Oy Vey in a Manger: Holiday Schtick with Drag Divas Kinsey Sicks
* Additional fees apply.
All offers for Oy Vey in a Manger have expired.
The last date listed for Oy Vey in a Manger was Monday December 26, 2011 / 7:30pm.
Currently at Theater J at Goldman Theater:
- Full Price:
- $40.00 - $55.00
- Our Price:
- $18.00 - $38.50
Theatre J presents Woody Sez: The Life & Music of Woody Guthrie, their Helen Hayes Award-winning celebration of American folk music legend Woody Guthrie. This internationally acclaimed production, a hit on London's West End and at the Edinburgh Festival, combines tunes like "This Land is Your Land" and "The Ballad of Tom Joad" with scenes from Guthrie's life and excerpts from his progressive newspaper column. The show does justice both to Guthrie's heroic political activism and to his irresistibly tuneful, joyful music. Learn More
Reviews & Ratings
Featured review from Goldstar Member
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The performance and performers (Jewish Drag Queens!) were wonderful! Christians might be offended, but they usually are anyway, so just don't go if you can't find humor in sacred traditions and stories. On the night I went, there was a reception following the show. The cast was very friendly and intelligent, along with all that talent! They were also as handsome as men as they were beautiful as girls! Two characters looked so much like a real girls in costume, they should try out for Ru Paul's Drag Race! Trampolina (Spencer Brown) said he hears that frequently! Trixie (Jeff Manabat) has a great singing voice and could probably sing opera if he wanted to. He also could play Eartha Kitt quite well; has her mannerisms and attitude to a tee!
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Yes, it's raunchy. Yes, it's likely to be offensive to all but the most open-minded Christians.... But if you know that going in, you're likely to be laughing out loud as I was... and groaning at some truly -- and intentionally --gawd-awful puns:>)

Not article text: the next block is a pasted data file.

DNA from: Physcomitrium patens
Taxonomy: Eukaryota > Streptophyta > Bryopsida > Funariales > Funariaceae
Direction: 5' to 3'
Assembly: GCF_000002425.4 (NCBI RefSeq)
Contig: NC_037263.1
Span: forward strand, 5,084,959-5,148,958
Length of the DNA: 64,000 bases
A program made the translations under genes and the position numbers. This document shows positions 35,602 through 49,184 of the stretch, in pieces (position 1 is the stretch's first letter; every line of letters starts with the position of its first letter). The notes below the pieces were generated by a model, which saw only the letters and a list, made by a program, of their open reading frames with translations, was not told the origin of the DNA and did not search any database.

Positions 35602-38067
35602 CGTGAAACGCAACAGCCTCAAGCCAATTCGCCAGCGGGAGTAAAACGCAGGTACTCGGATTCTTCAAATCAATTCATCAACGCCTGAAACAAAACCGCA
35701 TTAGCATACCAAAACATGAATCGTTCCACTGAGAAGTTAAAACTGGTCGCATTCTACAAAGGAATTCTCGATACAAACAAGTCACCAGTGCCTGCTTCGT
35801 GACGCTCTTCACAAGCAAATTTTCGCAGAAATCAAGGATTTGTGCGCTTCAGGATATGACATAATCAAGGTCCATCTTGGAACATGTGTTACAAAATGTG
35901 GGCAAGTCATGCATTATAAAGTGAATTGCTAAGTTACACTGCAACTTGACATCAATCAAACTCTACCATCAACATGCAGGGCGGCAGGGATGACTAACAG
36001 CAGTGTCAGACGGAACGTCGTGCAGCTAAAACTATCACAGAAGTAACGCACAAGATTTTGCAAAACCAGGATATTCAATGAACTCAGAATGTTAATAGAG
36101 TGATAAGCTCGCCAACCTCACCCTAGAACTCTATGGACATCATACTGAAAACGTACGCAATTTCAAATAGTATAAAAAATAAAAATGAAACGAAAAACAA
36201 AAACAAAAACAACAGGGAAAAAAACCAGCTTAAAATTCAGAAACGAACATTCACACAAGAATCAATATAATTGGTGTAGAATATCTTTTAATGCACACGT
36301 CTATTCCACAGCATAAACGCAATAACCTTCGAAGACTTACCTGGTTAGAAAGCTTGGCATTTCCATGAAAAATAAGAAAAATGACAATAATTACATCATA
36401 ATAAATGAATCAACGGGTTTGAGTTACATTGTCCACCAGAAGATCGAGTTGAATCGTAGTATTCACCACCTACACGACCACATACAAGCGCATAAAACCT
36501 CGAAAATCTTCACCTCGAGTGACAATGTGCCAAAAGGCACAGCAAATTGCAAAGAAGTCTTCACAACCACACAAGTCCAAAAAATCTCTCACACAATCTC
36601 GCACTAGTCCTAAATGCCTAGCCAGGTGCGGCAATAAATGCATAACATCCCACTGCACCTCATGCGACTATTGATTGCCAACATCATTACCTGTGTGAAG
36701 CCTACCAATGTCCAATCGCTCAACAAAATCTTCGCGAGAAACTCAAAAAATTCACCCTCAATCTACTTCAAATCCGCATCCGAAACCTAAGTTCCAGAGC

Quotes & Highlights
- “High camp, unafraid, subversive...astonishing.” --San Francisco Chronicle
- Visit the Kinsey Sicks website.
The Kinsey Sicks began in 1993 as a group of friends who went to a Bette Midler concert in San Francisco dressed as the Andrews Sisters. Assuming they'd be among many drag queens, they found themselves to be the only ones (other than Bette, of course). They were approached that night to perform at an upcoming event. Their reply, "we don't sing," was quickly disproved when they realized that all of them had musical backgrounds. They began singing and harmonizing that night, and the seed for the Kinsey Sicks was planted.
Its founders were a group of refugees from successful careers as professionals and activists. Member Ben Schatz ("Rachel") is a Harvard-trained civil rights lawyer, former Director of the national Gay and Lesbian Medical Association, and one-time presidential advisor on HIV issues. Schatz created the first national AIDS legal project and authored Clinton's HIV policy during the 1992 presidential campaign. Irwin Keller ("Winnie") is a University of Chicago-trained lawyer and linguist and former director of the AIDS Legal Referral Panel of the San Francisco Bay Area. Keller authored Chicago's gay rights ordinance, passed into law in 1989. In 2004, the Kinsey Sicks were joined by actor/singer/designer Jeff Manabat, who is responsible for Trixie's inordinate glamour and soaring counter-tenor, as well as the entire group's hot couture. Beginning in October of 2008, the Kinsey Sicks were joined by the hilarious and talented Spencer Brown ("Trampolina"), a Kansas City-based actor and singer, already known for his drag character Daisy Buckët (pronounced, of course, "bouquet").
About the Ticket Supplier: Theater J
Theater J has emerged as one of the most distinctive, progressive and respected Jewish theaters in North America by virtue of its ambitious range of programming and the bold, imaginative artistry of its playwrights, directors, designers and actors. A program of the Washington DC Jewish Community Center, Theater J works in frequent collaboration with other components of the Washington DCJCC’s Morris Cafritz Center for the Arts: the Washington Jewish Film Festival, and the Literary and Music Department.